Kiama Council’s General Manager, Kerry McMurray, is expecting COVID-19 to have wiped around $6.4 million from its income in the 2019/20 financial year.
This represents 10-15 per cent of the amount expected when the budget was approved last June.
As an example, up until ANZAC Day, the holiday parks usually generate $350,000 a week in income. They are now closed.
In addition, income lost from the Leisure Centre is expected to be close to $900,000.
“We have spent the last three or four weeks dismantling the current year’s budget and looking for savings we can use to offset the losses,” says Mr McMurray.
“We are that far through the year that a lot of the projects have commenced so they are hard to pull back.
“We are looking at what we can defer, and obviously our focus is to keep projects going that involve day labour rather than outside contractors, so our staff have work they can keep doing.”
A draft budget for the 2020/21 year is being prepared to go to the May Council Meeting.
“We are also currently looking at shifting priorities to potentially do some asset renewal, for example at the library and the leisure centre, while they are closed.
“Again that comes at a cost, and we just have to see what the councillors are prepared to defer to allow that to happen.”
Councils are yet to receive any financial support from the State or Federal Governments, despite the wide level of services they are required to maintain and the large number of people they employ.
The President of Local Government NSW, Councillor Linda Scott says the Commonwealth’s refusal to make the JobKeeper allowance available to council employees is not supportive of the role of councils in the community and calls on the State Government to do more.
“Funding councils is the solution to the nation’s recovery from COVID-19.
“But, without State Government stimulus, councils are facing an almost impossible task in the months ahead.
“We know councils have been terribly hard hit even in this early stage of the COVID-associated economic crisis: Blacktown City Council, in Sydney’s west, is already losing $1.7 million per week.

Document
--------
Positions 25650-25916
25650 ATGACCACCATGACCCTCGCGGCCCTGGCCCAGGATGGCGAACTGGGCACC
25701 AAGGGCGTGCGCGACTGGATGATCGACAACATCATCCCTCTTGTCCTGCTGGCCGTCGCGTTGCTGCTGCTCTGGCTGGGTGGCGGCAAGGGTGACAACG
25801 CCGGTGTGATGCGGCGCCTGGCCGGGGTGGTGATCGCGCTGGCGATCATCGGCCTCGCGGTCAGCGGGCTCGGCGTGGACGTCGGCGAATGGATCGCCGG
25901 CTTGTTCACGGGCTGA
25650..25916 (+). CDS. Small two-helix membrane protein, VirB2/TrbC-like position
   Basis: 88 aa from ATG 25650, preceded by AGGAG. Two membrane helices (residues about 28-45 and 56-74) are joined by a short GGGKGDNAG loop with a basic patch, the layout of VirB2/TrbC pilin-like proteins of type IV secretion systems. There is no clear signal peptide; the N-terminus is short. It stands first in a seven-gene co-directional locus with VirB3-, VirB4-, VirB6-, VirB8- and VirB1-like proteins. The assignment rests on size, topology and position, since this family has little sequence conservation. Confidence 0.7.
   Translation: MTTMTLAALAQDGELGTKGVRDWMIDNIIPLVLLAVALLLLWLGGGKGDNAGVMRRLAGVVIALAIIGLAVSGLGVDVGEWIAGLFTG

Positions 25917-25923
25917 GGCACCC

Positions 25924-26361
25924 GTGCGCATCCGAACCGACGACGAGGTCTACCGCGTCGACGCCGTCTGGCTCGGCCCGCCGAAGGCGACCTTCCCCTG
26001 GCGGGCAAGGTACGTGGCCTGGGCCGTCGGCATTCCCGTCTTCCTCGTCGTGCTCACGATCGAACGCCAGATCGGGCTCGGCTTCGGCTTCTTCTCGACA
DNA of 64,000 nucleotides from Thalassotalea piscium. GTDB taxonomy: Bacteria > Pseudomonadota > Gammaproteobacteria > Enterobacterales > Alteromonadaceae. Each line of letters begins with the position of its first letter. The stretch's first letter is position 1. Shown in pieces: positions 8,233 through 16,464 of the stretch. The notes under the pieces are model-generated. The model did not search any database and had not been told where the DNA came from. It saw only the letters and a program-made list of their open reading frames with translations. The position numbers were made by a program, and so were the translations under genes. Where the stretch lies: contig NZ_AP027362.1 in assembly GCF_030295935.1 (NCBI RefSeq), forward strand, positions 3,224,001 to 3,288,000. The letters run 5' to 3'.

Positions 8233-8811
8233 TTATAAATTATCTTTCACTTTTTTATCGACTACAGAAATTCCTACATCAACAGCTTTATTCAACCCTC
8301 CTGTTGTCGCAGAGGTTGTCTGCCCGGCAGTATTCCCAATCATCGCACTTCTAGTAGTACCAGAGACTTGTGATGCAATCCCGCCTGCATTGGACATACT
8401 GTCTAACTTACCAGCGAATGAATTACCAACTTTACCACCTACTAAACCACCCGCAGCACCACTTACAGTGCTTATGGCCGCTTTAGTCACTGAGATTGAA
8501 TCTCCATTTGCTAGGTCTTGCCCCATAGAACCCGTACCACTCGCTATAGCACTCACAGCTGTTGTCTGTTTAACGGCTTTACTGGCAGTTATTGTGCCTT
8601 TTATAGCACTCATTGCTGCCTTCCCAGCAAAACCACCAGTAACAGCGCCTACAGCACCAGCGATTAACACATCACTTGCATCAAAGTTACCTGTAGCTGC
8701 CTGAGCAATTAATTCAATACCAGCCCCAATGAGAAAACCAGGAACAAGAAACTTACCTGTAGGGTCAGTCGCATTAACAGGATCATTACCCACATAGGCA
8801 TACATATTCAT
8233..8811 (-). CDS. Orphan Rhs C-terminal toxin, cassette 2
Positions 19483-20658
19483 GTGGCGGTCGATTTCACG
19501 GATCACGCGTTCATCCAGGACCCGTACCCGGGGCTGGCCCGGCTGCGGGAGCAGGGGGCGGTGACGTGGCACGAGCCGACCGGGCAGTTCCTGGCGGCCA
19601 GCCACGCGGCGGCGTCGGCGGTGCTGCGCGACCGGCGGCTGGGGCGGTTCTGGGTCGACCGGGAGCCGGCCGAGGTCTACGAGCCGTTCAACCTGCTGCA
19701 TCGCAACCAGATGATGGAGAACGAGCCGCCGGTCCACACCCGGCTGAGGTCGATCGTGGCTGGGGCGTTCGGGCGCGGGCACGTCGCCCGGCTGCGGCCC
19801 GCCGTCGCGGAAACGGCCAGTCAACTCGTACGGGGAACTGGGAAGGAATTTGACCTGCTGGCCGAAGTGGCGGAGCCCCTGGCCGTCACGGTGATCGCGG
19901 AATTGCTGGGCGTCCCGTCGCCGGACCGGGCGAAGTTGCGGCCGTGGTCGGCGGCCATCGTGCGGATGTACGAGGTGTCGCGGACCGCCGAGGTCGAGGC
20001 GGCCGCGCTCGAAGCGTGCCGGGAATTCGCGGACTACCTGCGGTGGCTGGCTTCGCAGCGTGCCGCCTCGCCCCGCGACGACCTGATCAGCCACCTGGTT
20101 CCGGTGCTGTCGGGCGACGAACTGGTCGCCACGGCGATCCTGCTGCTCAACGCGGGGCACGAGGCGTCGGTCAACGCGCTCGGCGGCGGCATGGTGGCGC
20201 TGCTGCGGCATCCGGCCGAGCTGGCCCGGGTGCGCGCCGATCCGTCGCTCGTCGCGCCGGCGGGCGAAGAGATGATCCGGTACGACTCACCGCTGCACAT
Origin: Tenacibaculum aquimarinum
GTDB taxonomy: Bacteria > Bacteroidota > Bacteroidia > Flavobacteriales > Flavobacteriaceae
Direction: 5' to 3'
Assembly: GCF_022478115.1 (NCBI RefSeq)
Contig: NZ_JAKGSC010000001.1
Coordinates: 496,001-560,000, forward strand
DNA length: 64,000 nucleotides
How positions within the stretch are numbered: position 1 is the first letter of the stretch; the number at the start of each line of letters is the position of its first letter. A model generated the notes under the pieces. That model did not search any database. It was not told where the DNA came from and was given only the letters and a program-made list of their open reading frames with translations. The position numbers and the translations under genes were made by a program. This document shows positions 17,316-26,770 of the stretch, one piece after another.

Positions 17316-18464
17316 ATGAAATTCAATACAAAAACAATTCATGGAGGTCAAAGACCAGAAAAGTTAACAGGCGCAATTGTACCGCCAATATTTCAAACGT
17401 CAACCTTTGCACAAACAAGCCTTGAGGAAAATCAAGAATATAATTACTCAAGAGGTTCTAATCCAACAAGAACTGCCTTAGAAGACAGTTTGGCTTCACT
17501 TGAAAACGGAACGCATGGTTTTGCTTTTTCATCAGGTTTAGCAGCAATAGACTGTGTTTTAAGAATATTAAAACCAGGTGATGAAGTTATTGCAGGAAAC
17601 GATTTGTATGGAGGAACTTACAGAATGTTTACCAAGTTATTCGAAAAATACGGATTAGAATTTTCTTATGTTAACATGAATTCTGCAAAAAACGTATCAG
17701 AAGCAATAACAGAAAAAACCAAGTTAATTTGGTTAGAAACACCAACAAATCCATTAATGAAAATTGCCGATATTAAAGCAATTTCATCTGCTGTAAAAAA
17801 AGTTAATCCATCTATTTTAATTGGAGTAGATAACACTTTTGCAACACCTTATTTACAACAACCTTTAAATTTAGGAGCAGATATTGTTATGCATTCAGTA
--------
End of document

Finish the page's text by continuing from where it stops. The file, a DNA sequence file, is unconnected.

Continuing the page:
“And that’s before the rate notices go out. Some regional councils will cease to be able to operate in the coming months.
“If funded by the NSW State Government, councils can employ people to build the infrastructure for the future, and deliver the community supports needed to ensure no one is left behind during the COVID-19 pandemic.”
There has been no indication by the State Government that the Fit for the Future benchmarks will be eased at this time, leaving them in even more of a quandary.
“Part of the stripping down of the budget is to see how close we can get to the indicators in light of the losses we’ve taken,” says Mr McMurray.
“It is highly unlikely we will meet all of the indicators this year, particularly the operating performance ratio indicator, because we are going to have significant less cash over this period of time.
“We are trying to figure out where we can cut back costs but still maintain a workforce and still deliver the services the community needs.”
At this early stage, he says it could take potentially two years to recover from the fall out.
The April Meeting of Council is expected to consider a financial relief package for some ratepayers.
The Meeting will be held online, and broadcast as usual via Council’s website.
Technical arrangements have also been made for those wishing to talk at Public Access. Those people who register to speak will be sent a Zoom link to participate and make their case.